George Osborne continued:

IBS is quite right. Even eternity will be affected because it will arrive sooner than expected for most people, especially asylum seekers, the homeless, poor, weak, vulnerable, anyone on benefits and anyone who is mentally ill or whom we, for whatever arbitrary reason, simply do not like. We have further ascertained that due to the quantum mechanics involved even God cannot escape: his job title will be reduced by one third. We gave him the choice of becoming known as Od or Go and he explained that since most people think he’s pretty odd anyway, he’d prefer to go for Go — which also happens to be my initials. Unfortunately because of the time dilation effect we don’t have time for any questions but you may now worship at my feet and a mandatory collection will be taken as we all sing a rousing hymn.

Now go read about the impact this government’s cuts are having in real life:

To opt out of politics is to opt out of life April 13, 2010

Posted by Phil Groom in Current Affairs.
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In fact, I’ll go further than that: opting out of politics is not an option, it’s capitulation. To opt out is to cop out, to surrender, to abdicate responsibility, to give in.

But don’t worry: this isn’t going to degenerate into one of those terminally boring posts that tries to emotionally blackmail you into voting. I myself may or may not vote in the forthcoming election, but either way I most certainly won’t be signing up to Premier Christian Radio’s ‘Promise to Vote‘ campaign or supporting any of the other coercive voting campaigns. Because politics is about far more than voting: voting is merely the tip of the iceberg — a tip that can, of course, become a tipping point, but which can also become a tripping point, a point at which people can say, “That’s it, job done, duty completed.” Cast your vote and walk away — and that, I think, is more of an abdication than taking a principled stand by refusing to vote when there is no candidate worthy of the vote.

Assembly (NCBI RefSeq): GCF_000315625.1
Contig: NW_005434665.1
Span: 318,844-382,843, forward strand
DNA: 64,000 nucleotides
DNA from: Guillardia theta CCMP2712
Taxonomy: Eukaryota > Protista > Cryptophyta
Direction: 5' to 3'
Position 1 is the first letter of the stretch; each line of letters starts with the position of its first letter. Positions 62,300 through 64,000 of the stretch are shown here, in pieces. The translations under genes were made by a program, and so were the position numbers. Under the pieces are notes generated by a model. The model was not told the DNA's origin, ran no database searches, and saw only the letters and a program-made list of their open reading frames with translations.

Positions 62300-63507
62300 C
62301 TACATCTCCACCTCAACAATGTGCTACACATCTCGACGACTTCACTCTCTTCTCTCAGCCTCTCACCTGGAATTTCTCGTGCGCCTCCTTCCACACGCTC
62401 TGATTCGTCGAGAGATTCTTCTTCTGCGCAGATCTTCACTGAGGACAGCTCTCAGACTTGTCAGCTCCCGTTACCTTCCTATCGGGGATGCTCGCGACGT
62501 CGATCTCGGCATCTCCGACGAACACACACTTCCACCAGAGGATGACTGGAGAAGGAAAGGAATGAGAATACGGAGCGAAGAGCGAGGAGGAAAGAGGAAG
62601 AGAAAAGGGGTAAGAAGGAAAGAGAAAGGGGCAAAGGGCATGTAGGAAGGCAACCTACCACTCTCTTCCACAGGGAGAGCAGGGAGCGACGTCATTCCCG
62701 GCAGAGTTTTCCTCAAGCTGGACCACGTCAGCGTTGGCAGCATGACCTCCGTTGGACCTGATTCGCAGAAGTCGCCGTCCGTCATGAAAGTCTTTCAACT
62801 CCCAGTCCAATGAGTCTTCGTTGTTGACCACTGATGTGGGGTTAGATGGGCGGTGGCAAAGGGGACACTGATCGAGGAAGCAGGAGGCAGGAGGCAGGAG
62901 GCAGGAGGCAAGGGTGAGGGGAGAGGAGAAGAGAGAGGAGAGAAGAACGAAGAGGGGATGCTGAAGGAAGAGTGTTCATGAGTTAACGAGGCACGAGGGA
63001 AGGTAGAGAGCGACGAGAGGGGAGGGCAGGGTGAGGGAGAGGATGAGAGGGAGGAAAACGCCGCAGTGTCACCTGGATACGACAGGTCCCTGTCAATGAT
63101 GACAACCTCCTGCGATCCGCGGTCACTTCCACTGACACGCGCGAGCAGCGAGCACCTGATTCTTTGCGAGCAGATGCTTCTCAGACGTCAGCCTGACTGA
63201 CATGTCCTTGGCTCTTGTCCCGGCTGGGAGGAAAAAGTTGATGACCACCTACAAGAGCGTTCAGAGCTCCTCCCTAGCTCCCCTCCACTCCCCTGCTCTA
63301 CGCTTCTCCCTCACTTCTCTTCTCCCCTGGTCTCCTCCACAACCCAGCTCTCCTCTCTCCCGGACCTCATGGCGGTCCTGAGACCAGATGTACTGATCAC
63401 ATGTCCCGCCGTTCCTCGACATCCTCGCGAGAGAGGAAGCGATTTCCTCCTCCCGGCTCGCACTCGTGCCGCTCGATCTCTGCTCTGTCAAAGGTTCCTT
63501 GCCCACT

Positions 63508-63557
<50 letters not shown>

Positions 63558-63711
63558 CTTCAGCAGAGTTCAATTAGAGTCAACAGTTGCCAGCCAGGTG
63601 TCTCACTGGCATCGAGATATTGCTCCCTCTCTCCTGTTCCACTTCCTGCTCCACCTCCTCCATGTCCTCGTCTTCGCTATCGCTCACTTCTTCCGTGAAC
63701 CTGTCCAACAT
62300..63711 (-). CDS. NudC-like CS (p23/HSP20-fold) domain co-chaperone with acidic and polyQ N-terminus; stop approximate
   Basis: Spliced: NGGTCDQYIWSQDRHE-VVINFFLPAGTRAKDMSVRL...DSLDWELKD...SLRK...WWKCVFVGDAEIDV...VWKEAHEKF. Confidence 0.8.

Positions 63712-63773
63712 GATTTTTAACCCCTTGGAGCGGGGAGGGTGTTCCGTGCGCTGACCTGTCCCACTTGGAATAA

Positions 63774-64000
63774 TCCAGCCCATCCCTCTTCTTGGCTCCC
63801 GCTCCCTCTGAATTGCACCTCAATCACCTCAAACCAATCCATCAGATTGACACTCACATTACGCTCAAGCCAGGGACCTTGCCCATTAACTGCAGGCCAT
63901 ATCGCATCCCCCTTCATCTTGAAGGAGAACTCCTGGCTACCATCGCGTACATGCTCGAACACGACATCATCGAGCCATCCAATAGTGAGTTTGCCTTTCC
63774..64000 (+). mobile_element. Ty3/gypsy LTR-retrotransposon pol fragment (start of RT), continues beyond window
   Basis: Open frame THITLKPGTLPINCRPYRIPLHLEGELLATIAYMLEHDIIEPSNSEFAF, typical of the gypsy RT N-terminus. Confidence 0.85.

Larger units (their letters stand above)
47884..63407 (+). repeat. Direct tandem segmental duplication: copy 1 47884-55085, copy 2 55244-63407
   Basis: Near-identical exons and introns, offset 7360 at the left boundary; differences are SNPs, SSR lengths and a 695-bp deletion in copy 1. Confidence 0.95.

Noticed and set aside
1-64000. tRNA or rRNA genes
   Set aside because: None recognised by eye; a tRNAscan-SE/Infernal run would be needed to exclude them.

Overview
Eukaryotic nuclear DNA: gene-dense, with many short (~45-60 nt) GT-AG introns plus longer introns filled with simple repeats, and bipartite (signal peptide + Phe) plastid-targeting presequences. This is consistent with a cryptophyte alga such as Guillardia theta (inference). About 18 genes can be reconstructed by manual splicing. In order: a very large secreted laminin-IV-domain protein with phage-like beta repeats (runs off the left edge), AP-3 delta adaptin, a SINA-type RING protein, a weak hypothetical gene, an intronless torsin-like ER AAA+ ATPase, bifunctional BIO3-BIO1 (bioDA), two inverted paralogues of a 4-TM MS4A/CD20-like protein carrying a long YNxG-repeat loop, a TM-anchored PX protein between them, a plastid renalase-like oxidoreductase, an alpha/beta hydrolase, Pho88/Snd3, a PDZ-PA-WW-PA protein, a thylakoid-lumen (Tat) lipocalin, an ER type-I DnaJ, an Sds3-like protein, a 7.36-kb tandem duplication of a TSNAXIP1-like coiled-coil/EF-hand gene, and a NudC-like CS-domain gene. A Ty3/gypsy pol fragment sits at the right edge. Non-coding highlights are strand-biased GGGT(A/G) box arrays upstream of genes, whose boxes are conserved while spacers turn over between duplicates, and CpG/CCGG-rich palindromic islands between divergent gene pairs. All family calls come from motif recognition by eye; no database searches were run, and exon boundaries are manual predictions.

And that’s part — only part, please note — of the problem I’m up against: I’ve yet to see anything from any of the parties that makes me want to vote for them — especially when I know full well that whoever I vote for, the party that finally gains control of our supposedly democratic country will do so not with a majority but with the biggest minority. That’s not democracy, it’s certainly not a mandate from the people when most of us didn’t want that party in power, and I have no desire to support such an anti-democratic system. Suppose that I do vote and that the party I vote for wins against the wishes of the majority: what does that make me if not a co-dictator along with the party?

To me, a far more important principle than voting is freedom. That, I think, is what true democracy and politics are about: freedom; and that freedom must necessarily include the right to withhold your vote as much as to bestow it. Then afterwards, after the fuss has died down, to get back to business by standing up to whichever bunch of clowns gain this country’s inglorious crown.

Don’t be fooled: there’s more to politics and democracy than the ballot box. It’s not how we vote or who we vote for that counts: it’s how we live in between times. Don’t vote with the ballot box: vote with your life.